I have tweaked the SPA2102 SIP tab's setting according to apn's post on this forum:
http://www.digitalhome.ca/forum/showpost.php?p=946640&postcount=390

Future wife hasn't been complaining about the delay. There is still some jitter random within a call sometimes, but not noticeable. Has anyone tweaked settings re: Jitter?

Thanks!
 

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With regards to jitter, I would suggest you set (Line tab) Network Jitter level to low (to reduce delay/latency) and Jitter Buffer Adjustment to up and down (to compensate for jitter if it exists). As long as you're having no audio quality problems, then a little jitter in your ping is fine. Since ICMP is often given a low priority, that's to be expected.

Note that these settings I suggested contradict the settings I suggested for your alarm earlier.

I can't remember which routing you're using, but Premium might further reduce the delay, if it returns while you're using Value.

Congratulations on your upcoming marriage :)

m.
 

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Sorry to hijack this thread, but I was hoping to get some help as I am also moving into my first new home at the end of the month and I plan on wiring my home with my existing Dry Loop Bell DSL with an ATA connected to voip.ms.

The house was built in 2007. I plan to also continue using Bell DSL (Dry Loop) at my new residence. Since DSL is going to be thrown into the mix means I cannot simply disconnect Bell at the NID (Demarc point).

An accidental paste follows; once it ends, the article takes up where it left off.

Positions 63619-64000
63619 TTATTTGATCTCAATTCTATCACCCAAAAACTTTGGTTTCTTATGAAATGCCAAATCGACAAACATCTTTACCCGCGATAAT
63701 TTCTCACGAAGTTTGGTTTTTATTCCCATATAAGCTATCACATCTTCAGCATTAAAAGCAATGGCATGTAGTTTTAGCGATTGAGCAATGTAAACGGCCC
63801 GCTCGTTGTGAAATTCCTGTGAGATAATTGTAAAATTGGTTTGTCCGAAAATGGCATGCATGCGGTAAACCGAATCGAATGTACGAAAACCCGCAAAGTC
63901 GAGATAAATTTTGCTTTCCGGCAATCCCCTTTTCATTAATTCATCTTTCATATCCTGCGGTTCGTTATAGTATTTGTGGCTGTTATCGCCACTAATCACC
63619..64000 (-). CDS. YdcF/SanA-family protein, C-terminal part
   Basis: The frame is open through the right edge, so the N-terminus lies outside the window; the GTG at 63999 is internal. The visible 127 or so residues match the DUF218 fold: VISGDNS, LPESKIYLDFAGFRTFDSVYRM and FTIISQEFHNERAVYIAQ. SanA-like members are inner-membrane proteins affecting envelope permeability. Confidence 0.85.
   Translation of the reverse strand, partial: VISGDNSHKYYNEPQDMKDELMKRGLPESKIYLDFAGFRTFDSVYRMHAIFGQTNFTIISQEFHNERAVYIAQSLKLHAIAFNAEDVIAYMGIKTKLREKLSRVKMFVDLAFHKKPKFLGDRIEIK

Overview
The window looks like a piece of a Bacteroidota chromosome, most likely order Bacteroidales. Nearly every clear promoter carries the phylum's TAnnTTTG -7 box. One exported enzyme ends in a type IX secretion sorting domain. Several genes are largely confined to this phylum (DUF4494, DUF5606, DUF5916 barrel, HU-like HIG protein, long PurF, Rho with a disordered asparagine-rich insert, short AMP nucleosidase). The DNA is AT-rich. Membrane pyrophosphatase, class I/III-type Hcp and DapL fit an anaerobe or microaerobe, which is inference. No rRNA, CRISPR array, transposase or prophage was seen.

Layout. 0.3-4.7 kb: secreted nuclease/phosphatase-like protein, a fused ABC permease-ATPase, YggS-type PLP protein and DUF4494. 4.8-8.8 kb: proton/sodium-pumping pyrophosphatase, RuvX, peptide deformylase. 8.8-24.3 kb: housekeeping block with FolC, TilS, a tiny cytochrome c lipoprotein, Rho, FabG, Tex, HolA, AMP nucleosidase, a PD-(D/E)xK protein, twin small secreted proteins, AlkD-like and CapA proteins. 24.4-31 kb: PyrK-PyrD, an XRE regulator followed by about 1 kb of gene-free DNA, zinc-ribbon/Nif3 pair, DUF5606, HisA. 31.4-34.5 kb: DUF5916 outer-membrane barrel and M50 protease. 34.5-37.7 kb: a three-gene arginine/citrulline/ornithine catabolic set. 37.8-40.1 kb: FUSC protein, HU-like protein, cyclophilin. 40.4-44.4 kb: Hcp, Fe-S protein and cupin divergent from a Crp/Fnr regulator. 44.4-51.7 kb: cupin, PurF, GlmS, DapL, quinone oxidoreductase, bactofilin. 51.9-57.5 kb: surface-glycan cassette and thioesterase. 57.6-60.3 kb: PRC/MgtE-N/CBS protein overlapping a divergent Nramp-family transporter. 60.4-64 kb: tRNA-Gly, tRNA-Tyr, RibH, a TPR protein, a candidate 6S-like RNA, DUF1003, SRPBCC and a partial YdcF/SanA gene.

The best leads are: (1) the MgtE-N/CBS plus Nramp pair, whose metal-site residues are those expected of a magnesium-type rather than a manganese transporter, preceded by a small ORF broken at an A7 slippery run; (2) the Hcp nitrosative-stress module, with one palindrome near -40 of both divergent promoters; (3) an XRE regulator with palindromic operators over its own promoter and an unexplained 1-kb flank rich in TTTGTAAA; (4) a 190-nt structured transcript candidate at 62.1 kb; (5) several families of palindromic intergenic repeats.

I've done a bit of reading on how this is setup, but I'm pretty new and have never experimented with Telephone wiring. I understand most homes having telephone jacks setup to allow for 2 telephone lines but obviously only 1 being setup at each jack (Blue & WhiteBlue pair along with Orange & WhiteOrange pair). Can I expect the same type of colour pairing in a home built in 2007?

I assume since all the jacks in the house would be setup under the Blue & WhiteBlue pairing, it would make sense to replace 1 of the telephone jacks with a Orange & WhiteOrange pair Or buy a dual plate telephone jack and have Blue & WhiteBlue pair for jack 1 and Orange & WhiteOrange pair for jack 2 - Orange for the DSL Service? I am not sure how I would connect Bell @ the Demarc to only the Orange & WhiteOrange pair so that it only feeds that connection where I'd then connect my ATA with voip.ms service to the Blue & WhiteBlue pair?

Can anyone point me in the right direction to a youtube video that would explain how I'd wire VOIP with Dry Loop DSL? Or at least a tutorial with decent pictures?

I recall reading through some sites on people setting up a "home run line" to the DSL service leaving the rest for my ATA to connect too, would this be ideal? how is this done?

What sort of equipment/tools would I need in setting this up?

djino
"Thanks!"
 

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^^^^
For the past several years, 3 pair CAT 3 cable has been used for home phone wiring, so you also have a green & green/white pair. At the demark, wire the 2nd or 3rd pair to the terminals where the blue & blue/white pairs would have gone. You might want to use the 3rd pair for ADSL and leave the 2nd for phone use. If the jack at the demarc is already wired, you can make up a jumper cable that cross connects the pairs. HOme run refers to running a cable from point a to point b for some specific use. You can google on "home phone wiring" for lots of info.